Friday, 26 August 2016
Last updated 7 hours ago
Aug 12 2009 | 12:53pm ET
Almost three years after its spectacular collapse rocked the hedge fund world, Amaranth Advisors has settled regulatory charges that it sought to manipulate the natural-gas futures market.
The defunct Greenwich, Conn.-based firm, which lost more than $6 billion on bad natural gas bets in August 2006, will pay $7.5 million to settle the charges, levied by the Commodity Futures Trading Commission and Federal Energy Regulatory Commission. The CFTC originally sought $20 million, Amaranth founder Nicholas Maounis told investors today, while FERC had sought $291 million in fines against the hedge fund and two of its former traders.
FERC said its climbdown stemmed from the fact that Amaranth’s “assets have been substantially diminished.”
“There is only a very small chance that it would be able to collect the proposed penalties,” FERC added.
For his part, Maounis said settling would cost “materially less” than continuing the legal battle; the hedge fund’s fight with FERC has already cost it $10 million.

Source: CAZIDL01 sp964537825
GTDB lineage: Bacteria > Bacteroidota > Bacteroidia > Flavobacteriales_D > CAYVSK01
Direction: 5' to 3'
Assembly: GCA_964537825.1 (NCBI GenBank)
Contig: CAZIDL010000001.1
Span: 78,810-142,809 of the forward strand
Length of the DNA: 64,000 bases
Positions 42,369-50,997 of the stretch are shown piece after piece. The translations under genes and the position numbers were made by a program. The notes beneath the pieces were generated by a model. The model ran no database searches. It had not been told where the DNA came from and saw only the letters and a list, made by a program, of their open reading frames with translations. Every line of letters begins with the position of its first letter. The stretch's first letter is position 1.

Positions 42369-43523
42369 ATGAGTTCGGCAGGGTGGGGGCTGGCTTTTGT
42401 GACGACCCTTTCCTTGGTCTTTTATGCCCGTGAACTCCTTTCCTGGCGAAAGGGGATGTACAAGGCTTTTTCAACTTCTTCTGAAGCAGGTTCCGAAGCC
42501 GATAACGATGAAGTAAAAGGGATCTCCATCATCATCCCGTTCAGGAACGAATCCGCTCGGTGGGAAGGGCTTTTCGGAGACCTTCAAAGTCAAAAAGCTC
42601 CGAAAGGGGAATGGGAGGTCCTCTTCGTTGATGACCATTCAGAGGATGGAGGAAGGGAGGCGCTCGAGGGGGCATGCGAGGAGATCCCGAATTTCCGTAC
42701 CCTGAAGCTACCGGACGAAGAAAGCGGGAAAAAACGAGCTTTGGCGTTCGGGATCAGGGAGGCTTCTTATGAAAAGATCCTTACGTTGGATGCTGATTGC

The settlement with the CFTC and FERC covers both Amaranth and former trader Matthew Donohoe, but not Brian Hunter, the infamous trader whose natural gas bets killed the hedge fund. Neither the CFTC case nor the FERC case against Hunter is affected by the settlement, the regulators said.
The settlement comes after FERC in February rejected a proposed deal with Amaranth. Terms of that settlement proposal have not been made public.
The CFTC case arose from natural gas trades made by Amaranth in February and April of 2006. According to FERC, Amaranth and its related parties “stipulate to facts regarding their positions” in the futures contracts, and agreed not to publicly deny the regulators’ charges.
The settlement was approved today in New York federal court.
In addition to the fine, Amaranth agreed not to try to manipulate the market in natural gas futures ever again (if it ever did in the first place). That should not be too difficult for a firm on the way out, and Maounis stressed in his letter that the settlement does not bar anyone from trading.